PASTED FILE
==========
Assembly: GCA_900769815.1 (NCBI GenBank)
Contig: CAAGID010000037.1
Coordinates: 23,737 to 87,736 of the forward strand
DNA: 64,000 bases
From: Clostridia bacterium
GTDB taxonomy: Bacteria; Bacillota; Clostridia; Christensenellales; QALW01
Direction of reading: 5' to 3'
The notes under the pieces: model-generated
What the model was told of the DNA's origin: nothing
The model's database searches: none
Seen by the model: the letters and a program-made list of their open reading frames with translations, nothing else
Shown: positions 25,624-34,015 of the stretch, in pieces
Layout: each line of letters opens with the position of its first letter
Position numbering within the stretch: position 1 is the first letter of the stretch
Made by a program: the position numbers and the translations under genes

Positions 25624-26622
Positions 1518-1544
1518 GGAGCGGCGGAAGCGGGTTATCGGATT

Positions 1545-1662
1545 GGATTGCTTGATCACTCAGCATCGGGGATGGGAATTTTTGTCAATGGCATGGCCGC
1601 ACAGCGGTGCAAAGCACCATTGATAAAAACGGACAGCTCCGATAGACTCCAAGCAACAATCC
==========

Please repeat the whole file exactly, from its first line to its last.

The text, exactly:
Assembly: GCA_900769815.1 (NCBI GenBank)
Contig: CAAGID010000037.1
Coordinates: 23,737 to 87,736 of the forward strand
DNA: 64,000 bases
From: Clostridia bacterium
GTDB taxonomy: Bacteria; Bacillota; Clostridia; Christensenellales; QALW01
Direction of reading: 5' to 3'
The notes under the pieces: model-generated
What the model was told of the DNA's origin: nothing
The model's database searches: none
Seen by the model: the letters and a program-made list of their open reading frames with translations, nothing else
Shown: positions 25,624-34,015 of the stretch, in pieces
Layout: each line of letters opens with the position of its first letter
Position numbering within the stretch: position 1 is the first letter of the stretch
Made by a program: the position numbers and the translations under genes

Positions 25624-26622
Positions 1518-1544
1518 GGAGCGGCGGAAGCGGGTTATCGGATT

Positions 1545-1662
1545 GGATTGCTTGATCACTCAGCATCGGGGATGGGAATTTTTGTCAATGGCATGGCCGC
1601 ACAGCGGTGCAAAGCACCATTGATAAAAACGGACAGCTCCGATAGACTCCAAGCAACAATCC